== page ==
Veolia boosts renewable generation for Southern Water

By Veolia | February 09, 2017

Global resource management company Veolia is helping Southern Water derive even more of its power from sewage.  The company is installing new combined-heat-and-power (CHP) engines at three of Southern Water’s treatment works—Budds Farm and Fullerton in Hampshire and Gravesend in Kent. The work will save around 3,600 metric tons of CO2 emissions each year and is part of Southern Water’s wider project to generate even more renewable energy by upgrading CHP units at five of its sites.

Southern Water Services is the provider of water and wastewater services for Kent, Sussex, Hampshire and the Isle of Wight. Routed through a sewer network of 39,000 km, 718 million liters of wastewater get treated and recycled at the company’s 368 treatment works every day.

Each new Veolia project includes the design, installation and operation of the biogas cogeneration units by Veolia’s specialist CHP team, and adds to the systems already serving seven other Southern Water treatment sites.  These CHP will now deliver around 48.3 GWh of renewable electricity each year, taking pressure off the local electricity infrastructure and saving 8,800 metric tons of CO2 emissions—equivalent to the output from nearly 5,800 cars.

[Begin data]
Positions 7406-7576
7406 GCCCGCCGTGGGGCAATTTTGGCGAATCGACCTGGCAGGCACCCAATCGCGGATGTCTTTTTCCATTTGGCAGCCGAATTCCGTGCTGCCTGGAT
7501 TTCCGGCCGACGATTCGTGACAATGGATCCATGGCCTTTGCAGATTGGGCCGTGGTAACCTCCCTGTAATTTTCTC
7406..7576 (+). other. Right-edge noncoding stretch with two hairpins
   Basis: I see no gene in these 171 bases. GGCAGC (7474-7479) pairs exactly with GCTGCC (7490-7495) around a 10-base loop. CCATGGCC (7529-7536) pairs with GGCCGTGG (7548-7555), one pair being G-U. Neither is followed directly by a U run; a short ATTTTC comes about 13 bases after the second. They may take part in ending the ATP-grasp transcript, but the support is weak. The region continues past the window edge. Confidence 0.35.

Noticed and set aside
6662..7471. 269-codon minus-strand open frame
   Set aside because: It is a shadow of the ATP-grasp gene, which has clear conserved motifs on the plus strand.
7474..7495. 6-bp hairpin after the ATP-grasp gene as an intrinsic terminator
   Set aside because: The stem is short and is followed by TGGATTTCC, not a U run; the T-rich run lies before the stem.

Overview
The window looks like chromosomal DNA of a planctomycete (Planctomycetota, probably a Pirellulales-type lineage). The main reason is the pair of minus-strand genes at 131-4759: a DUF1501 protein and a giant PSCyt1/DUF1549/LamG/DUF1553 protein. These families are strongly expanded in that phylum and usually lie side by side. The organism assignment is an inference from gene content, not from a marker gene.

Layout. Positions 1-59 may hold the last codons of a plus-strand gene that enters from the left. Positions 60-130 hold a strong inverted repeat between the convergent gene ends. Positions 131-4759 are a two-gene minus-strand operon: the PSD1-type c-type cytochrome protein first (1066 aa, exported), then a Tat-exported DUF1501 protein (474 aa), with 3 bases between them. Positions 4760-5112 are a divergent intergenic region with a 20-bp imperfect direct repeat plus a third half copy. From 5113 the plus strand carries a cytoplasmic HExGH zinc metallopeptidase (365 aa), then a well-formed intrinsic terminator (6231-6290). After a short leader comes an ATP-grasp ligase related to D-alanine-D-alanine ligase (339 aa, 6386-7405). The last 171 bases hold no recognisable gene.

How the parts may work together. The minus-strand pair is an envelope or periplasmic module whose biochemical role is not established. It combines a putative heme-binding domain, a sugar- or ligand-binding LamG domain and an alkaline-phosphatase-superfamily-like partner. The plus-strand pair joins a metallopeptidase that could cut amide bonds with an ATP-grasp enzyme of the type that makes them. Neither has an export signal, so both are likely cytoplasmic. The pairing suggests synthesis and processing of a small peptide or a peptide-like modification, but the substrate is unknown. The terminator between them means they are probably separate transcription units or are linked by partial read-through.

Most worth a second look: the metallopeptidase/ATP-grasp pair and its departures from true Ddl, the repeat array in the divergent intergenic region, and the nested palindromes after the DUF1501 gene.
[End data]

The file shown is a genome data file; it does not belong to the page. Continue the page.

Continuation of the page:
Commenting on this latest CHP application, Gavin Graveson, Veolia’s COO Public and Commercial said, “Recent estimates show that biogas from the sludge resource could deliver an estimated 1,697 GWh each year—enough electricity to power over half a million homes. This latest extension of the use of CHP by Southern Water clearly demonstrates its commitment to further the sustainability of the water industry.”

Martin Ross, Southern Water Energy Manager, said, “We currently generate 17 percent of our electricity from 16 CHP sites. The capturing of biogas is a double win because not only do we collect free fuel but we also prevent the release of methane which has a global-warming potential 25 times more potent than carbon dioxide.”

Biogas, captured by anaerobic digestion from the wastewater treatment processes is used as a fuel, and will provide the electricity needed to power the wastewater treatment operations, with the surplus being fed to the Grid.  The heat recovered from the CHP units is fed to the AD process to speed up the bacterial digestion of organic matter and biogas output.

Around 190 U.K. wastewater sites now produce biogas to generate electricity which is used on site or exported to the national grid. Today, the potential power from human sewage in the U.K. could now keep around 14 million LED/LCD TVs or 10 million game consoles running constantly.